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Cognitive dissonance and how to deal with it

 

Now and then though we come across people with cognitive dissonance.

Cognitive dissonance theory says that people have an urge to find common ground between their expectations (of themselves, others or the world) and the reality of the situation. It is based on us having inconsistent thoughts. For example, one thought could be I like eating crisps, and another might be that crisps make me fat. So we have two thoughts that cause inconsistency, both of which can make us feel uncomfortable.

 

 

So we do one of 4 things;

  • Change one of our thoughts to crisps aren’t too bad really brings about a balance, i.e. its OK to like eating crisps because really they are OK.
  • We can change our behaviour, i.e. we can stop eating crisps so that we have a balance between the thought eating crisps makes me fat, and behaviour, I don’t eat them, so it’s OK
  • Add a thought, so we could say yes crisps make me fat, yes I like eating them, but do you know what? I eat healthily most of the time, and I go to the gym twice a week and walk the dog daily, so it’s not too bad
  • We can trivialise the event, Yes I eat crisps, yes they make me fat but hey-ho, I don’t really care, so it’s OK.

My other, and many would say better half; Carol is a driving instructor. She has been for almost 20 years now and has one of the highest first-time pass rates in the county. The fact that she has such a high pass rate speaks volumes of her ability as an instructor. I regularly come home to find bottles of wine, bunches of flowers and thank-you cards from pupils who have not only passed their driving test with her but have grown as a person.

Lucy’s Cognitive Dissonance

cognitive dissonanceSo let me tell you a true story about a pupil that Carol had, we’ll call her Lucy.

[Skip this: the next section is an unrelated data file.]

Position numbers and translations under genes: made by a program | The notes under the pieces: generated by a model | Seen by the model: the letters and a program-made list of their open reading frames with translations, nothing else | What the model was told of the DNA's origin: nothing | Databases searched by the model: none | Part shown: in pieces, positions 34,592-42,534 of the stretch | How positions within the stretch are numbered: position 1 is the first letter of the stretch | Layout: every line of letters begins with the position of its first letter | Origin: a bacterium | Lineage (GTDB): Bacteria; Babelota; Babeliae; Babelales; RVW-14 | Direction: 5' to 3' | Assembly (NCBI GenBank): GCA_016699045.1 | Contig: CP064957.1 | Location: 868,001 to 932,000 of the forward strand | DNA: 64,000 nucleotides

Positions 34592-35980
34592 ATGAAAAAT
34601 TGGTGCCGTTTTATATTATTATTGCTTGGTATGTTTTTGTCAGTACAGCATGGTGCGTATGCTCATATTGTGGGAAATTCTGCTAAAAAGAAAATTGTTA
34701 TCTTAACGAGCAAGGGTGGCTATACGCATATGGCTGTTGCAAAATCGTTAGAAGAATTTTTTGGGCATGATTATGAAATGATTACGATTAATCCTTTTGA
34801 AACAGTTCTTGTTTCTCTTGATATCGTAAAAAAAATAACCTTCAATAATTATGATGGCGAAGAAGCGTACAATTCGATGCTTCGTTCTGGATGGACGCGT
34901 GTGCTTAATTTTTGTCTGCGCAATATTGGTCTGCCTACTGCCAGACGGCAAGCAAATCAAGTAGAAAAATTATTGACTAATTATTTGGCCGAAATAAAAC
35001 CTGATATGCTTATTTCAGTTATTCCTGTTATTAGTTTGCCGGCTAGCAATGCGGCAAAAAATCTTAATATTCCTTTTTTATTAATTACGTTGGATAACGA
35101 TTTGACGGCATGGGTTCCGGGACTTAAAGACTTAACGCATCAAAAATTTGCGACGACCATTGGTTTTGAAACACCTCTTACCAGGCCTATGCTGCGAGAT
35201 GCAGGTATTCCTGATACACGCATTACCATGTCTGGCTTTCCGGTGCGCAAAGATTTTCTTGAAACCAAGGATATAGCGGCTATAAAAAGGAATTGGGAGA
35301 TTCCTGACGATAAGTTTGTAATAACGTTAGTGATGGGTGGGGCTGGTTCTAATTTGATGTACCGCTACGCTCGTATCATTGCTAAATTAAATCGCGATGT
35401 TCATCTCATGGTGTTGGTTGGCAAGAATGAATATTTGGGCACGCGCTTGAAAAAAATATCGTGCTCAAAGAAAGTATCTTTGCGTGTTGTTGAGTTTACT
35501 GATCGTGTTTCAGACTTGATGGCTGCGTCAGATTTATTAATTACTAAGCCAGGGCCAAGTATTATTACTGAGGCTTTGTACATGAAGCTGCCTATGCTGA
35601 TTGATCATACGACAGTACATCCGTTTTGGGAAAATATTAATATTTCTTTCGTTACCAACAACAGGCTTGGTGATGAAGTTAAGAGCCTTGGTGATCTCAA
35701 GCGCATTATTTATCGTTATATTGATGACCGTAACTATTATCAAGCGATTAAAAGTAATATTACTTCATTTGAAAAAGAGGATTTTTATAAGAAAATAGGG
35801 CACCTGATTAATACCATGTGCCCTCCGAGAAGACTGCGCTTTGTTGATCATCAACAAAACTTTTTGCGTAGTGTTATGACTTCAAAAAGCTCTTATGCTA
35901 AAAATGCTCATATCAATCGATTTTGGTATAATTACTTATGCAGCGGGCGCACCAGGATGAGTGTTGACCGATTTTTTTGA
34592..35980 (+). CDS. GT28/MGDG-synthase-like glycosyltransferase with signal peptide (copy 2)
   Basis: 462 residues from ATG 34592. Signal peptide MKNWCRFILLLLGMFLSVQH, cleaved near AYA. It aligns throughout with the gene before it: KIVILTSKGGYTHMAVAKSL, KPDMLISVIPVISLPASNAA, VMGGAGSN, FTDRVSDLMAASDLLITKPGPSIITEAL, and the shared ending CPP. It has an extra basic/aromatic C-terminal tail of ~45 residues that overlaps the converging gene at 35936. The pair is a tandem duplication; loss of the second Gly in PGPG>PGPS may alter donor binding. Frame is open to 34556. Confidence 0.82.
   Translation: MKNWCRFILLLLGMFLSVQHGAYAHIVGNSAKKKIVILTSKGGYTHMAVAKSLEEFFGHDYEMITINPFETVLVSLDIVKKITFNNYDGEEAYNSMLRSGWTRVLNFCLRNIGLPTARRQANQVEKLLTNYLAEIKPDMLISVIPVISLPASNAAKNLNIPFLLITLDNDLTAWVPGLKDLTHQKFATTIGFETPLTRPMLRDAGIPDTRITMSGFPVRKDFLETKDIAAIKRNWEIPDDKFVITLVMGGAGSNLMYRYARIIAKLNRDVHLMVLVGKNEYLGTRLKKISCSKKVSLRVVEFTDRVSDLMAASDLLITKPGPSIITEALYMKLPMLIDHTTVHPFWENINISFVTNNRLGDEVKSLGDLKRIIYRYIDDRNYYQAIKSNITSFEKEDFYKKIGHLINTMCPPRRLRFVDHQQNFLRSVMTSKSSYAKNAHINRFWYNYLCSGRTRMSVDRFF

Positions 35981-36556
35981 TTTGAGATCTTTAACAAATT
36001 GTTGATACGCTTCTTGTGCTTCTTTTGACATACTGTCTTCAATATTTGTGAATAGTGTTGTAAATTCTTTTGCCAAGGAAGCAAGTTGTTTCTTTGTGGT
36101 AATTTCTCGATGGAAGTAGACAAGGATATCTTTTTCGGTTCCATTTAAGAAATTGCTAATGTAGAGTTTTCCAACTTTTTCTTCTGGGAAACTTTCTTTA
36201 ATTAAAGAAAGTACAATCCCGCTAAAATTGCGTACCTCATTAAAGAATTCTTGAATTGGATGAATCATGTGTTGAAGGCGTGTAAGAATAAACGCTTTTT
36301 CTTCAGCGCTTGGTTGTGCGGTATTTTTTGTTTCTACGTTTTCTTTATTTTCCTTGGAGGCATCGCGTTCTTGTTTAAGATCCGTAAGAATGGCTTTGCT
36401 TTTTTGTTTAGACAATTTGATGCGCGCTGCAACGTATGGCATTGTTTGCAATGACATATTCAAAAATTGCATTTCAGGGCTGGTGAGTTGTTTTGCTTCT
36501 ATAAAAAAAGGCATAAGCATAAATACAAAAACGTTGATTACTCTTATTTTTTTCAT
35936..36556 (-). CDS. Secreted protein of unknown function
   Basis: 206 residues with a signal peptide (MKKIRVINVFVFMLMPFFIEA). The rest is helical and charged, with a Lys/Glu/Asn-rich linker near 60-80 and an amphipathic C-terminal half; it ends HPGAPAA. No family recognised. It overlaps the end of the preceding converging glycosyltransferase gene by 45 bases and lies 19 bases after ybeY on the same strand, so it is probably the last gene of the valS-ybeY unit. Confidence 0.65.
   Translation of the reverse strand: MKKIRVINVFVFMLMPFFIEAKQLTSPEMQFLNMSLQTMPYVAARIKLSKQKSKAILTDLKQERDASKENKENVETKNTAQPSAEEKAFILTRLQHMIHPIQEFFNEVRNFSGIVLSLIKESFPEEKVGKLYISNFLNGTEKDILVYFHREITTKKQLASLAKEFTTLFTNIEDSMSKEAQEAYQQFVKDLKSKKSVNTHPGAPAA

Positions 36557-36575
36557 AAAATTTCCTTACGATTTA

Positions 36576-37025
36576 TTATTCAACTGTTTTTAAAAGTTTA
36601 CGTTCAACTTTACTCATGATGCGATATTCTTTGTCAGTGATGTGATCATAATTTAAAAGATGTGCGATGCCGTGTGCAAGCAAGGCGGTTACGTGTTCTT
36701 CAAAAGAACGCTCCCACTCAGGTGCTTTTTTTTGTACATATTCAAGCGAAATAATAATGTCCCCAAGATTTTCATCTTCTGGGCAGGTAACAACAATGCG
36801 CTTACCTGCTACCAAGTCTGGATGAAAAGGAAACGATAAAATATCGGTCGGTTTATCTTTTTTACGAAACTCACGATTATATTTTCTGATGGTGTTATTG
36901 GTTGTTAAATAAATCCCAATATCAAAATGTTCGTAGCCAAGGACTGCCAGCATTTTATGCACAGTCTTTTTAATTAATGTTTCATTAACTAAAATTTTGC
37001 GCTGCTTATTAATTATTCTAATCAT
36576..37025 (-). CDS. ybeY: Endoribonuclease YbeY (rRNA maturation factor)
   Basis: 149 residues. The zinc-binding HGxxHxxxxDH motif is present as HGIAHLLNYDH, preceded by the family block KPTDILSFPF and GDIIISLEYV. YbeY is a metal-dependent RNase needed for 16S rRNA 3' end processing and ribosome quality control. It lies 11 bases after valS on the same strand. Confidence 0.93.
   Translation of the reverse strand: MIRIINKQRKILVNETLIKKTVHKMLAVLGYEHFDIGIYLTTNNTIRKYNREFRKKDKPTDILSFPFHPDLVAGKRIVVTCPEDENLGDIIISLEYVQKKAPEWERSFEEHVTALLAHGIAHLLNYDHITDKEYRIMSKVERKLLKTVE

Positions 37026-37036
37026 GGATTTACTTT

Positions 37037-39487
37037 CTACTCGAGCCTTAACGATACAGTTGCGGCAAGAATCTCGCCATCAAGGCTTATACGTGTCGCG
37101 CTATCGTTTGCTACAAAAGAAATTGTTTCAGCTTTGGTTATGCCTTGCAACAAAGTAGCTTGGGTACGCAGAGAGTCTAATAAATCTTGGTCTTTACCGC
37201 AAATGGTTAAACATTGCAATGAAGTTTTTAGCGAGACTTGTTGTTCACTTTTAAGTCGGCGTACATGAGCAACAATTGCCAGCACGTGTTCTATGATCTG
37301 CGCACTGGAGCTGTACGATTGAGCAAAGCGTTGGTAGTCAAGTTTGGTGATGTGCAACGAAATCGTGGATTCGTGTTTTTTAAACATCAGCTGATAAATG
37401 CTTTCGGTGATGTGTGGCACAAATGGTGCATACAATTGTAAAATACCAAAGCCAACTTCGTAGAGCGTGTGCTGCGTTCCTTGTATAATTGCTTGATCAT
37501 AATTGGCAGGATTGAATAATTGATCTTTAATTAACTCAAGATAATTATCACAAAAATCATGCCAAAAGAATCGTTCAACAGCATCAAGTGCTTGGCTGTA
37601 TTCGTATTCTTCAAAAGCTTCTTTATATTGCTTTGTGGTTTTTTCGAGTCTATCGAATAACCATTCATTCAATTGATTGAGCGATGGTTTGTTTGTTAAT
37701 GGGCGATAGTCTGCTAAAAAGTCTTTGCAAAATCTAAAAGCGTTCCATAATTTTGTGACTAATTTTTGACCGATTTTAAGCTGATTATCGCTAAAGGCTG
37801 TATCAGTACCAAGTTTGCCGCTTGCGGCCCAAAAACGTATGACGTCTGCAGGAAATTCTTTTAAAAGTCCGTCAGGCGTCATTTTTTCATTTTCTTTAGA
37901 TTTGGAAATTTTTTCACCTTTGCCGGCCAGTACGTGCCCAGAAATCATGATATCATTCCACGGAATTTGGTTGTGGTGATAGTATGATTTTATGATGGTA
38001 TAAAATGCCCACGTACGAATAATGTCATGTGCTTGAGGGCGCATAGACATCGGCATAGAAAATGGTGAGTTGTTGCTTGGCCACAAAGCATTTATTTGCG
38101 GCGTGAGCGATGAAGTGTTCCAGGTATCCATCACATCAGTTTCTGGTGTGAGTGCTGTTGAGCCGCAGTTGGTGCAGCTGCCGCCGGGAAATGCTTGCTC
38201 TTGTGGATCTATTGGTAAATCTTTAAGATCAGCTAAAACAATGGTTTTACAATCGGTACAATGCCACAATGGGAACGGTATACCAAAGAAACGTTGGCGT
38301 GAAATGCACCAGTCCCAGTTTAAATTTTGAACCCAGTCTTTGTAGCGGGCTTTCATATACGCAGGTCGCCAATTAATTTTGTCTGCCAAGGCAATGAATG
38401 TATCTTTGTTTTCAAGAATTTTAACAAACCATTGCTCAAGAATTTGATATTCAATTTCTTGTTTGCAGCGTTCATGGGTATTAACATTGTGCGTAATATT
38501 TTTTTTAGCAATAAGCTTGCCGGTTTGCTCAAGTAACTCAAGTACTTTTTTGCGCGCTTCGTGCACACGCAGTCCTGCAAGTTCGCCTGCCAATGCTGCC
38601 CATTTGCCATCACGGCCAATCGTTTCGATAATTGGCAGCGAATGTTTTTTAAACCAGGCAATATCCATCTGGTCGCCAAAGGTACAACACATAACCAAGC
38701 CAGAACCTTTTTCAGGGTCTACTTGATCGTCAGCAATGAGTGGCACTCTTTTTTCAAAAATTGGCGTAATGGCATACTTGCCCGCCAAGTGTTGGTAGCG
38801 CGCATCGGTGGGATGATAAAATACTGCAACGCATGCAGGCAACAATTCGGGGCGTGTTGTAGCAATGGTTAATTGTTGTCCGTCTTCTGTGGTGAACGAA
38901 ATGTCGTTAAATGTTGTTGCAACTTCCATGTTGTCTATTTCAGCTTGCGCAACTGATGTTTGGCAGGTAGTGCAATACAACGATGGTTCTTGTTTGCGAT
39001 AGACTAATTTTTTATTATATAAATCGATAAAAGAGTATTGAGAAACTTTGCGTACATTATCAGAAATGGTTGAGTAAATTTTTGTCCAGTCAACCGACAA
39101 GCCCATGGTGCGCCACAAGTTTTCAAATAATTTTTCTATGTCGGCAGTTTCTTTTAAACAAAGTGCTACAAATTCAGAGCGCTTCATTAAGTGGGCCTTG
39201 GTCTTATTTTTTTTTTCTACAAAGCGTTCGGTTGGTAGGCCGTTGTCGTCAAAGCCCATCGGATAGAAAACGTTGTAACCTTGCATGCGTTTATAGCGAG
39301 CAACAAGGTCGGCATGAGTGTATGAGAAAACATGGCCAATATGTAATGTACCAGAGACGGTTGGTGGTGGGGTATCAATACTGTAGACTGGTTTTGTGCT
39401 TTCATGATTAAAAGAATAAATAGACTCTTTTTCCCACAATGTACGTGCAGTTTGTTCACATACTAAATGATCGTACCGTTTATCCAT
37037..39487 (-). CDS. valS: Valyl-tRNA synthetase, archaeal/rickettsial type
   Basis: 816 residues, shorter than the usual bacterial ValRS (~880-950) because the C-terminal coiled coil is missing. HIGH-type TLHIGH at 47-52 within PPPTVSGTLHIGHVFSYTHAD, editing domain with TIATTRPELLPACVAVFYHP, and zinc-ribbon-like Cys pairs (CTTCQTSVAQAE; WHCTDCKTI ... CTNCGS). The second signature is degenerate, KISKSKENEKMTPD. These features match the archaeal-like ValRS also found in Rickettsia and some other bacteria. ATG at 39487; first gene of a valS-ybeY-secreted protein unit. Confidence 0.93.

Lucy came to see my partner for driving lessons. She was an OK driver. However, she thought she was rather good and just needed to brush up on a few bits and pieces. The test elements a mere formality.

She sailed through the theory test, adding to her self-belief. Carol encouraged her positive behaviour, but there were times where she had to correct Lucy, pointing out bad driving habits. Corrections that did not go down well as Lucy believed she was an excellent driver. The reality was that although Lucy could drive, she was an inexperienced learner.

Lucy’s belief about herself flew in the face of the facts. She began to pick holes in her instructor.

One particular lession She began drifting towards the middle of the road. Carol pointed out to Lucy that when driving, you tend to steer towards the direction you are looking. Lucy did not appreciate this comment. During one lesson on a straight road travelling at 50 mph, she looked over her should. Lucy commented to Carol that she didn’t know what she was talking about because the car was still going forward even though she was looking behind.